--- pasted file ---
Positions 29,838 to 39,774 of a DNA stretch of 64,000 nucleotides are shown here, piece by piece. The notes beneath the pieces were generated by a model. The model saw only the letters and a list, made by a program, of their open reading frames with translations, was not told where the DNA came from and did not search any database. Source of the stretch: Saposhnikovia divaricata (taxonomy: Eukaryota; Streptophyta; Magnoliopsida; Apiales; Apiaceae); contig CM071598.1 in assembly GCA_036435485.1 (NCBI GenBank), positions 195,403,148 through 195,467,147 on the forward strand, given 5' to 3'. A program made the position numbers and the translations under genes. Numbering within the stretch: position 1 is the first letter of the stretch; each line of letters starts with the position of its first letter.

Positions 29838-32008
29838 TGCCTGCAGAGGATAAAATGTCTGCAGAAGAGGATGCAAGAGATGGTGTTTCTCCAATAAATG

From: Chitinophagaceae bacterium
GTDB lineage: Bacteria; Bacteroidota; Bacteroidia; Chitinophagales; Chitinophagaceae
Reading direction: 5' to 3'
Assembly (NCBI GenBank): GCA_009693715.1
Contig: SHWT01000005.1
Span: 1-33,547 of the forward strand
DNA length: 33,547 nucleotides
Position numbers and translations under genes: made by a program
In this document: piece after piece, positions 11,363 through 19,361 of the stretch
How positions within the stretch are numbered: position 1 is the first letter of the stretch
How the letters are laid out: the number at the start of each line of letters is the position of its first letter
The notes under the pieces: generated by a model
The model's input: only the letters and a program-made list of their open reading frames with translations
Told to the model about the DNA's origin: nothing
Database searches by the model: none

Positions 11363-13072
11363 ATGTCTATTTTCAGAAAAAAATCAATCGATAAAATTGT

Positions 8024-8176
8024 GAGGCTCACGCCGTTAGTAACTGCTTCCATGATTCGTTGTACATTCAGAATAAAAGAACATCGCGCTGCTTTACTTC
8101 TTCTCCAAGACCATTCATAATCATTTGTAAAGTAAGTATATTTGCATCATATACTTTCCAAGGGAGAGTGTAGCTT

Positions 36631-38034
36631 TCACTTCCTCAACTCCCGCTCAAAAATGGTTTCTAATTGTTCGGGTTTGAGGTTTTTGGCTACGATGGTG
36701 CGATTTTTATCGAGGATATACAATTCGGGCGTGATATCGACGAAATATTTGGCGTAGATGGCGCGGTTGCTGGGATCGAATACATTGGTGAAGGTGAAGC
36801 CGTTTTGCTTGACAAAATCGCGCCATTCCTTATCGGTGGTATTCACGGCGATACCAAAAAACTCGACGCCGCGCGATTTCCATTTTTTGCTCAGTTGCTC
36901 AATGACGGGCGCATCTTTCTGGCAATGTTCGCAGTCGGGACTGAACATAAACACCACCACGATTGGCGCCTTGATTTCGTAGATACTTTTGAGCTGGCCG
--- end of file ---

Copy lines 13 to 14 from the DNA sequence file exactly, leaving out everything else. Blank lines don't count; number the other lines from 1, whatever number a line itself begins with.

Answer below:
How positions within the stretch are numbered: position 1 is the first letter of the stretch
How the letters are laid out: the number at the start of each line of letters is the position of its first letter